Splitting the massing is a multi-story linear atrium replacing the standard double-loaded corridor; this will integrate plants across all levels as part of the concept. Within its walls will be 52 affordable residential units made up of one- and two-bedroom layouts available to those making 60 percent or less of the AMI. On the ground floor will be 6,000 square feet of commercial space for a restaurant, laundromat, and cafe complemented by six vehicle parking spaces. The team also expressed the next two phases will commence soon after.

Rendering of Evergreen Imagine Phase I via Chicago DPD

Rendering of Evergreen Imagine Phase I via Chicago DPD

Evergreen Imagine

Project video link

Team: Evergreen Real Estate Group, Imagine Development Group, LOHA, HED Architects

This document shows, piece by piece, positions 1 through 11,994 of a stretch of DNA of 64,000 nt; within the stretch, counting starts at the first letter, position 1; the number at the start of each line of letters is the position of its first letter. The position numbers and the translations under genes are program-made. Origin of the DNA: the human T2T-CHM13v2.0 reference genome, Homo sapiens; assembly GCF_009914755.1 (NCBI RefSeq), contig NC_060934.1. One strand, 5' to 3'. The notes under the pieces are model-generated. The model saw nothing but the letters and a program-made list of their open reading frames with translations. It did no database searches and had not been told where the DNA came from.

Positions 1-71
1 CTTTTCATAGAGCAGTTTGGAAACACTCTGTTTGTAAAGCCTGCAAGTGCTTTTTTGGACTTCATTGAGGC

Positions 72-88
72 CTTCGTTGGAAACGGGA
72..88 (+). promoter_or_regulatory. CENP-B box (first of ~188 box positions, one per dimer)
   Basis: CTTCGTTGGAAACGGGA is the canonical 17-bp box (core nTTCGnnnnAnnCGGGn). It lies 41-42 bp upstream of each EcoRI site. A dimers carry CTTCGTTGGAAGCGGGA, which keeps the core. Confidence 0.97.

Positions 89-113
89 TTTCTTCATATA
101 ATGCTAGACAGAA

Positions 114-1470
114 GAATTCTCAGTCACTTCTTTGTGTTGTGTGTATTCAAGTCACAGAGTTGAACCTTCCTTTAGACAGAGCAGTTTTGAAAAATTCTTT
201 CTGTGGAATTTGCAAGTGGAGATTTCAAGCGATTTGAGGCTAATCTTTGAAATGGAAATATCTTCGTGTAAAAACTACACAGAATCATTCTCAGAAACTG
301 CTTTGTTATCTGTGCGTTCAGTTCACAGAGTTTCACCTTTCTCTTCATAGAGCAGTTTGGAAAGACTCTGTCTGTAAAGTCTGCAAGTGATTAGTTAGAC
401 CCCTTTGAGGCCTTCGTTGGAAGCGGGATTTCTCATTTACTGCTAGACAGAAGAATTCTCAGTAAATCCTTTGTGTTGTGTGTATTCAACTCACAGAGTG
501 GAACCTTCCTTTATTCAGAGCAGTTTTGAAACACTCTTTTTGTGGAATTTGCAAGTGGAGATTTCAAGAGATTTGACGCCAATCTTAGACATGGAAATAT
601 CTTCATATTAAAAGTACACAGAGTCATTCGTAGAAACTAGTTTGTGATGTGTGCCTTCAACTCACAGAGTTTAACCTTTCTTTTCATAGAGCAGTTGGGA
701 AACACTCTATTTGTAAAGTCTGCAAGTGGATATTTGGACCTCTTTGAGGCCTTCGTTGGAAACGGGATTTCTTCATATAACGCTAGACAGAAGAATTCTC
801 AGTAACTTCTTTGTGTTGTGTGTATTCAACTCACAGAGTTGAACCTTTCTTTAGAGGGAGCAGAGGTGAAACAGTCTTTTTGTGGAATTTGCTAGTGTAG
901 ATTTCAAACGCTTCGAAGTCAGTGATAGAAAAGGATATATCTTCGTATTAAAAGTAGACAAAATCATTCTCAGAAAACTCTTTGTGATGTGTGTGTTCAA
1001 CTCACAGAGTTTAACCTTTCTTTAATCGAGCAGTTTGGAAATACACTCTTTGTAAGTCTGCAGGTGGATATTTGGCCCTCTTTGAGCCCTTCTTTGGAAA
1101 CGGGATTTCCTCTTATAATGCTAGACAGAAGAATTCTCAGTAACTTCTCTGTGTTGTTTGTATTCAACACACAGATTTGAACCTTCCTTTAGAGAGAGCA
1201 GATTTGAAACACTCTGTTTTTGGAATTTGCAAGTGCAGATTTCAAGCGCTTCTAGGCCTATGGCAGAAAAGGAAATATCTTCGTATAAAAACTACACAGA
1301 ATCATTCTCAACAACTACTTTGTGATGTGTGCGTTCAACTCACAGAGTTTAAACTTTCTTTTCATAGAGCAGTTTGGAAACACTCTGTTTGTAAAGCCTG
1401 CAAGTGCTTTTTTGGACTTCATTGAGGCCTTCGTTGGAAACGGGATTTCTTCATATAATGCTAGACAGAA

Led by a team with the same core developers as Woodlawn’s Evergreen Imagine bid, and who are constructing an Auburn Gresham Invest South/West project, This proposal takes a similar approach and is all affordable as well. The developer will bring their food-centered experience to help locals in taking their businesses to the next level, as well as a spot for a Kleo community center which focuses on social services and employing teens during the summer months. The next phases of this development weren’t fully brought up.

Sixth floor plan of Evergreen Imagine Phase I via Chicago DPD

Site context rendering of Evergreen Imagine Phase I via Chicago DPD